This post is dedicated to Lee Kolbert and Lean In:Women, Work and the Will to Lead by Sheryl Sandberg.
This past week I had parent/teacher/student conferences. For those of you new to my blog, I teach fifth grade and my students come to parent conferences. The focus is on them. They do the talking, the adults do the listening. By the time the conference is over, there is a plan for improvement and a general warm, fuzzy feeling of joy about the progress that has already been made.
My last conference was with a student who is bright, hard working, caring. All the things we want in a student. The only area of improvement I suggested was that I want to hear her voice more. The boys in my room tend to take over the conversations and she is too "good" to call out her ideas along with the boys. I know I could make it a rule that you have to raise your hand and wait to be called on before speaking but I really have difficulty running a class like that. I like the give and take throughout the day. But quiet children tend to get lost if I don't force the issue, which I do often.
Since her conference, I have been thinking a great deal about the "good" girls. And it is mostly girls. The boys who are quiet are still more vocal than the girls who are quiet. I need to find a way to inspire these girls to speak up, "Lean In", and be a part of the running of the class. So I started to think about myself.
I know many of you will find this hard to believe, but, when I was in middle and high school, I was shy. I never talked, unless I was called on. I let others make all the decisions, tell me what I needed to do. In fact, I was so quiet, kids thought I was a bitch. That's what they told me once they got to know me. They thought I felt superior since I didn't talk to them at all. The reality is far from their beliefs. I was so insecure and so shy I was sure that, if I did contribute, I would be laughed at. So I just kept quiet.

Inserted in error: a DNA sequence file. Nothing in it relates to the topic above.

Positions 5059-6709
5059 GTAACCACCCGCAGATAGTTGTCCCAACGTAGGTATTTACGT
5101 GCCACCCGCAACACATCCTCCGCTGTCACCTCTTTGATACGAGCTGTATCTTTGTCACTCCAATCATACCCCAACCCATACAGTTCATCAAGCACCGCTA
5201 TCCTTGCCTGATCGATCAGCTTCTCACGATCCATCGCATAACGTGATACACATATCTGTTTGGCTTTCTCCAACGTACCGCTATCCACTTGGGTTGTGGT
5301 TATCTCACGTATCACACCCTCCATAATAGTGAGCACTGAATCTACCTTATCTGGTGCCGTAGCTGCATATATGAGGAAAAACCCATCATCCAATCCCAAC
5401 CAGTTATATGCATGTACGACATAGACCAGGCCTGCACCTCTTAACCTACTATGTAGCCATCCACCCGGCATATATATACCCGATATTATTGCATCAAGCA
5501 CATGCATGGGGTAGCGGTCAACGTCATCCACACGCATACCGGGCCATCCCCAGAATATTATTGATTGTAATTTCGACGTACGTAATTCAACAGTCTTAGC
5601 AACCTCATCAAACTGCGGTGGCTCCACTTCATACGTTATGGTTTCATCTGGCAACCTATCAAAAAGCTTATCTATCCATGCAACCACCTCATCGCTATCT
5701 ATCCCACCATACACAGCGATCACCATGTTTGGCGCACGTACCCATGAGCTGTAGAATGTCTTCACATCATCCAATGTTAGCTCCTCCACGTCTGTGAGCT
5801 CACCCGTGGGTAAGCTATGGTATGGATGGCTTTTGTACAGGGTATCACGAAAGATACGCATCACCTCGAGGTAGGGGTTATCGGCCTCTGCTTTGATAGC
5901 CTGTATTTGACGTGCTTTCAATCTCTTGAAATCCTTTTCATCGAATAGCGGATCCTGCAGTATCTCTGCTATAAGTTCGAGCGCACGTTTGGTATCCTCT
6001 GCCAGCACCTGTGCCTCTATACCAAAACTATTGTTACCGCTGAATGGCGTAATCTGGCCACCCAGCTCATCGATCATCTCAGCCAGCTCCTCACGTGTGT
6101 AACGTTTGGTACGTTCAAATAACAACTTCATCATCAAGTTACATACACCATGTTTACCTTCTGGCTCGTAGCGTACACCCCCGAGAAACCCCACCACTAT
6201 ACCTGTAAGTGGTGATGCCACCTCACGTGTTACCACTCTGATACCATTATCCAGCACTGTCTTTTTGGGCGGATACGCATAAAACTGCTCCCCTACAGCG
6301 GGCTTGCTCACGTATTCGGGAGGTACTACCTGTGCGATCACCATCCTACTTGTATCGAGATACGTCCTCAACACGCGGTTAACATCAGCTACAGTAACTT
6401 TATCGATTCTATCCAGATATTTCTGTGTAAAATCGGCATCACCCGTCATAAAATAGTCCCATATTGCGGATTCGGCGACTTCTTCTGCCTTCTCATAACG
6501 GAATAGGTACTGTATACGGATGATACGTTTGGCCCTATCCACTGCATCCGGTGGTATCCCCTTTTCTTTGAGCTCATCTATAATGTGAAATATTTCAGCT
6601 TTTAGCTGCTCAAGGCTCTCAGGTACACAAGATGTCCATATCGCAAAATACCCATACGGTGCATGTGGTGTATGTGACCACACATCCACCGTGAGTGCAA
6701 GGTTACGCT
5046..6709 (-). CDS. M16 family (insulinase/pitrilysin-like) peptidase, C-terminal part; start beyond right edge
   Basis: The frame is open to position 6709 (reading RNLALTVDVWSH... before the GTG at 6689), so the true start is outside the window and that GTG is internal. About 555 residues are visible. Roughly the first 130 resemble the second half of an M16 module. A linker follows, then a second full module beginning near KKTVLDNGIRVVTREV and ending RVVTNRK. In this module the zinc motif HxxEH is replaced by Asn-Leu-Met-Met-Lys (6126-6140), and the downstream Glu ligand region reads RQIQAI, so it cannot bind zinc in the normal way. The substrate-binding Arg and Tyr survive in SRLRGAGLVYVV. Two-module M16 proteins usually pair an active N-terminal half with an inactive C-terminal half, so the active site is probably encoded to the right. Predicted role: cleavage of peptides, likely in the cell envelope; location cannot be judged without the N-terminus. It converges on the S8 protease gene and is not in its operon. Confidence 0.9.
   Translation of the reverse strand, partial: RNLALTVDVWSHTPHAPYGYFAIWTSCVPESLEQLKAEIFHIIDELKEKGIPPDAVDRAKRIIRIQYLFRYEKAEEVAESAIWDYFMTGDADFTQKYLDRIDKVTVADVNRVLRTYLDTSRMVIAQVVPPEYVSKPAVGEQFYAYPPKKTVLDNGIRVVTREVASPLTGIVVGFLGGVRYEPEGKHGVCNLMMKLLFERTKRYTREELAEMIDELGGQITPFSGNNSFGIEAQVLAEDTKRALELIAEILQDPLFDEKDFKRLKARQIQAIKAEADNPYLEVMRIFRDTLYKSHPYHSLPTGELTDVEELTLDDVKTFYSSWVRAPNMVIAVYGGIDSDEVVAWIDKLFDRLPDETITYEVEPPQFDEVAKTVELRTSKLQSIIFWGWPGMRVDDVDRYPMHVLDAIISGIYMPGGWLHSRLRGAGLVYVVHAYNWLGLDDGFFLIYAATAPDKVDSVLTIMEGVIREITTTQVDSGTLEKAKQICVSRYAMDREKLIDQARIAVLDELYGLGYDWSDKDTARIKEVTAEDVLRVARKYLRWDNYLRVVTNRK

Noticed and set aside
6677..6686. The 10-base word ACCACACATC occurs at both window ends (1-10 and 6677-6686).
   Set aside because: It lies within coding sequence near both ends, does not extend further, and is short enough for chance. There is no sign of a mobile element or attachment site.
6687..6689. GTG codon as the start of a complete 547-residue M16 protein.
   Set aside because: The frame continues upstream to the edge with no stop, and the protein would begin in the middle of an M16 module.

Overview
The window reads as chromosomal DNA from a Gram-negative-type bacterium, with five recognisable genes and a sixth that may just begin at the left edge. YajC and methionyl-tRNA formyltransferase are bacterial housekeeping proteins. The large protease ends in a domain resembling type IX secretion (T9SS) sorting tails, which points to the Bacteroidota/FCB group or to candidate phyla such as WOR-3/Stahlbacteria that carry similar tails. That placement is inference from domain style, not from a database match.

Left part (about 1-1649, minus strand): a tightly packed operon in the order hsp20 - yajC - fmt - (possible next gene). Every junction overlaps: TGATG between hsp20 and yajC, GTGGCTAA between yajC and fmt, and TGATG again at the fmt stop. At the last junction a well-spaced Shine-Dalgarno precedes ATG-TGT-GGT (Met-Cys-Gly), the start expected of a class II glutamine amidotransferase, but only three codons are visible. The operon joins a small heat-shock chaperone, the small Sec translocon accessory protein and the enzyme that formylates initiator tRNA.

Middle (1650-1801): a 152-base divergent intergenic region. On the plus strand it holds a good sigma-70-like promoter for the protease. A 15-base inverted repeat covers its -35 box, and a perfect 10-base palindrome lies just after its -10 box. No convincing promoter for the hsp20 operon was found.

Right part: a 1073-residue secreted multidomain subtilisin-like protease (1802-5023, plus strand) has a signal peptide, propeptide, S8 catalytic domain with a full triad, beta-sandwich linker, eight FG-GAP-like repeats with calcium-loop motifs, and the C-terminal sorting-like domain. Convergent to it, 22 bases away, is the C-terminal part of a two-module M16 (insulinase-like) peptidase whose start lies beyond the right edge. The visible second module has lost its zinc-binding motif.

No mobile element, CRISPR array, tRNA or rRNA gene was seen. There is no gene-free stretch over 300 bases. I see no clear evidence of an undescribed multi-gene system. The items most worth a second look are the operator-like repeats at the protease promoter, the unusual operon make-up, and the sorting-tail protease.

Now, at age 50, I have no problems "Leaning In." How did this come to be? It really started with the creation of my online PLN. I started to know amazing women. Women who spoke out, who reached out, who were successful and vocal. Women like Lee Kolbert, who always had so much to offer when I was stuck on some idea. Like Vicki Davis, who was so successful and so sought after, but still so kind to little ole me. Like Sheryl Nussbaum-Beach, who is able to run a successful organization, while still maintaining herself. Like Refranz Davis, who breaks new ground each year and still laughs about her "faults." Like Angela Maiers, who is a well sought after speaker who still wears amazing shoes. Like...like...like.
There are so many to name. Stephanie and Karen and Julie and Donna and Toni and Lisa and Liz. Women who are strong enough to speak up and down to earth enough to laugh at themselves and each other. Where would I be without you all? Probably still the bitch I was known to be. I had no trouble standing up for my students but could never stand up for myself.
So the advice I give to my girls now is to read about amazing women. Even in fiction. Sarah from Sarah, Plain and Tall, is a fiesty woman from the 1800s who tells her husband what she wants and gets it. And he still loves her. They need to hear that.
But to all the women still leaning back....it is time. Lean in, speak up, move forward. This world is so screwed up. We need compassionate, strong women to start taking over. And men to support them when they do.
Thank you to all my women friends...those who Lean In and those who are waiting still to learn. I would not be where I am today without you!